Getting more people into the citizenship application process requires a whole-of-government approach that includes outreach to underserved communities and even distributing naturalization information to permanent residents through CBP at ports of entry, says the Interagency Strategy for Promoting Naturalization.
The strategy released by U.S. Citizenship and Immigration Services was required by President Biden’s Feb. 2 executive order stating that “the Federal Government should develop welcoming strategies that promote integration, inclusion, and citizenship, and it should embrace the full participation of the newest Americans in our democracy.”
The Naturalization Working Group tasked with drafting the national strategy to promote naturalization was composed of the departments of Homeland Security, Education, Health and Human Services, State, Labor, Housing and Urban Development, Defense, Justice, Veterans Affairs, and Agriculture, along with the Social Security Administration. Stated goals of the group were to raise “awareness of the importance of citizenship,” “promote civic integration and inclusion,” give immigrants “opportunities and tools to become fully engaged citizens,” help communities achieve the capacity to “prepare immigrants for citizenship,” eliminate “sources of fear and other barriers that prevent individuals from accessing available naturalization services,” and ensure “equity throughout the citizenship and naturalization processes” including outreach to traditionally underserved communities.
The national strategy is intended to be implemented at the community level utilizing data about populations potentially eligible for naturalization, a public education campaign about citizenship and promotion of available resource materials, outreach through mediums such as traditional and social media, engagement with stakeholders and forging new partnerships, and the USCIS Outstanding Americans by Choice (which highlights significant achievements of naturalized citizens and essential workers in the COVID-19 pandemic) and Citizenship and Integration Grant Program (which is looking to expand public-private partnerships) initiatives.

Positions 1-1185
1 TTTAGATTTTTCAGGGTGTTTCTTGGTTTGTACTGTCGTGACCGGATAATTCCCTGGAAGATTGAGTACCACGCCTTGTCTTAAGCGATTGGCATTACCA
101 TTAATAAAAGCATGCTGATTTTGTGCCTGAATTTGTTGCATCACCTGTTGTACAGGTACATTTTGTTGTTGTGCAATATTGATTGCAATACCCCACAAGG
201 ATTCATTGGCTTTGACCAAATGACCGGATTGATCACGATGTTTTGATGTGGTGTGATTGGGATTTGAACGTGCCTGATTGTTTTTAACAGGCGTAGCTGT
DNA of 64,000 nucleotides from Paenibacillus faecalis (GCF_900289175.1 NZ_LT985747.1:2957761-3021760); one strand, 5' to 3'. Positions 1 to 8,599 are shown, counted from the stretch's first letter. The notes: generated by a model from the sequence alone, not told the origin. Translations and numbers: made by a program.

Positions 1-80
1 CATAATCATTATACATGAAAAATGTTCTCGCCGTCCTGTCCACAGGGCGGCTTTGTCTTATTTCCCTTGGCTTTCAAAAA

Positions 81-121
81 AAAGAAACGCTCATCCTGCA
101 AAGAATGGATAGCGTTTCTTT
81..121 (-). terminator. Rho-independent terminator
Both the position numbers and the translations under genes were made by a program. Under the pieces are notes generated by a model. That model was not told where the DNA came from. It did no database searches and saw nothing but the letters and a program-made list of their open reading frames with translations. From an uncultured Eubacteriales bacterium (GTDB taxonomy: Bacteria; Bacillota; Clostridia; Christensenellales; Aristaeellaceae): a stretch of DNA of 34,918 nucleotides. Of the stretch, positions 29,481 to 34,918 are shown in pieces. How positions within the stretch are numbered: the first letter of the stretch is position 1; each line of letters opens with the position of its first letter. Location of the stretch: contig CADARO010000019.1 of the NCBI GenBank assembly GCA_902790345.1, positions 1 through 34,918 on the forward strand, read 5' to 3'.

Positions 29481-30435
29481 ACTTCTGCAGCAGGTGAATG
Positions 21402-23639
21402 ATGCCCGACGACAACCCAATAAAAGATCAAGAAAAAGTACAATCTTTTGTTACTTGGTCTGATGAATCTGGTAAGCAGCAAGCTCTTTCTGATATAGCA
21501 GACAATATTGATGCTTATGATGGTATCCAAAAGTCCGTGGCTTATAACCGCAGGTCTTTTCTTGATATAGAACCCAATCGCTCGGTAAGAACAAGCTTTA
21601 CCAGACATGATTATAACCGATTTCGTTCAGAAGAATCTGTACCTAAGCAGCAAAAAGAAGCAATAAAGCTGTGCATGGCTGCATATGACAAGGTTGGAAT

The strategy notes that some departments hit by hiring freezes or pandemic-related restrictions could face challenges achieving strategic goals, but “as the nation recovers from the COVID-19 pandemic, we will seek to responsibly hold in-person events and to use the creative solutions we have already been employing to connect with communities using technology.”
The citizenship education and awareness campaign — employing messaging from community organizations, citizenship advocacy groups, embassies and consulates, businesses, and media — will target legal permanent residents and those in the process of acquiring LPR status. A special focus will be placed on strengthening outreach initiatives to refugees and those granted asylum, agricultural workers, and those who have had legal permanent residency for more than 10 years but have not gotten on the path to citizenship.
But outreach won’t be limited to LPRs. The strategy says messages developed by DHS and USCIS should also be targeted to “people earlier in their immigration journeys to reach those who may one day become eligible for naturalization” and “may not know that they could become LPRs.” Immigration judges at the Justice Department Executive Office for Immigration Review “can be trained to inform noncitizens who will be eligible to naturalize how they can do so and refer them to resources for applying for citizenship.”